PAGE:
Next you want to reset your goal. You probably wrote it down the first time. So write it down again. And this time---if you haven't set a "threshold' a top weight that you will allow. For me it's 180 lbs. If I'm over 180lbs I start to imagine all the hard work going out the door. (I picked this number because it's my maximum muscle potential at 6% bf---so whatever bf% I'm at 180 is the max.).

NEVER AGAIN WILL YOU BE FAT. NEVER AGAIN WILL YOU FEEL THE PAIN.

YOU WILL FEEL AMAZING AND INCREDIBLE WITH YOUR NEW LIFESTYLE.

Being healthy isn't a diet. This is a way of life.

When I was first losing weight I would set a target weight for each week (similar to the graph example in the book). This target weight determined when or if I could cheat---not the day of the week. If I didn't reach that weight by Saturday, I would skip my cheat day and continue on until I got 1-2 lbs below the weight before I would cheat (as I never allowed myself to go back above the line.)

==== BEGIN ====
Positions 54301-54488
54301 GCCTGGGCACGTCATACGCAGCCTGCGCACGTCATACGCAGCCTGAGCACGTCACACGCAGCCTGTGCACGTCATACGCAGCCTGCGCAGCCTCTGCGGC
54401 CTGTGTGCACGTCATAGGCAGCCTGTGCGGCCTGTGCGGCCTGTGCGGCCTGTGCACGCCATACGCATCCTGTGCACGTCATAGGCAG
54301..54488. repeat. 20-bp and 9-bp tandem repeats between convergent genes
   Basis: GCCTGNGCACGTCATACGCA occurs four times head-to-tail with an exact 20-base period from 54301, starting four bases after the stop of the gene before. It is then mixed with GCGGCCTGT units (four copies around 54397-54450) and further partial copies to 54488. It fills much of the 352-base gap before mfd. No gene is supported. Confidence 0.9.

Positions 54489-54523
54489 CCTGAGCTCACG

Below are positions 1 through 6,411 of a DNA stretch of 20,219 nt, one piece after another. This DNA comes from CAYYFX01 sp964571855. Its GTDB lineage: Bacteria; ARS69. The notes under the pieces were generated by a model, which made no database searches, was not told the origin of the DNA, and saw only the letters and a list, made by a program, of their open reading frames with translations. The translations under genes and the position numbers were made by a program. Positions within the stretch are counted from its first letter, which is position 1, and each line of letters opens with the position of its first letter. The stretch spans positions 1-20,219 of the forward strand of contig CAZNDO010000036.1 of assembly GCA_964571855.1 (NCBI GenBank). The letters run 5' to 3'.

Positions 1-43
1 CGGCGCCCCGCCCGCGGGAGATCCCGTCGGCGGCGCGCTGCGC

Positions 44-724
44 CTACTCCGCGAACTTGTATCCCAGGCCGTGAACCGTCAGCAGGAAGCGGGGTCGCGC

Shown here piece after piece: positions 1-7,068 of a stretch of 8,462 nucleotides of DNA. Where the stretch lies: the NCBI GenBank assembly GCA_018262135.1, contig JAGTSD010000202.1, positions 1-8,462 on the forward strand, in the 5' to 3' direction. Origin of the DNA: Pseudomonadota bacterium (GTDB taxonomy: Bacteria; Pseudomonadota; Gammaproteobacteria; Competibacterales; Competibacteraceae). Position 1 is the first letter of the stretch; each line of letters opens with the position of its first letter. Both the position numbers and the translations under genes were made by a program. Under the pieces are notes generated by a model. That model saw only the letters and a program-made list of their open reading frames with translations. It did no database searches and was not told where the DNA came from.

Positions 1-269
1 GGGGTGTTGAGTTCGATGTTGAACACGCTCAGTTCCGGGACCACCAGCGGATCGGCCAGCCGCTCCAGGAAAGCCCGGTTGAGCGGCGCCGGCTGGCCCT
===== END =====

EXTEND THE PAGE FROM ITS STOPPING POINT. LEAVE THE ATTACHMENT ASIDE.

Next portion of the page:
The 3rd thing you want to do---if you can afford it is get PAGG. PAGG is incredibly helpful in getting you back on track because it kills the cravings---and momentum is what you need right now. Seriously it kills cravings like no bodies business.

Next recommit to the rules. Reread the chapter if you need to. And Start with a big breakfast. Go back to the basics. Whenever I've gotten off track---it's always been when I've added something new into the equation (ie exercise, running, weight lifting, Intermittent fasting, dropped the legumes). Go shopping and stock up on the good food you need and throw out the bad food---(if you eat it with the attitude of "one last treat" --- you're still not at the point where your change will last.

Once you've gotten to the big breakfast you should be back on track. 30g protein.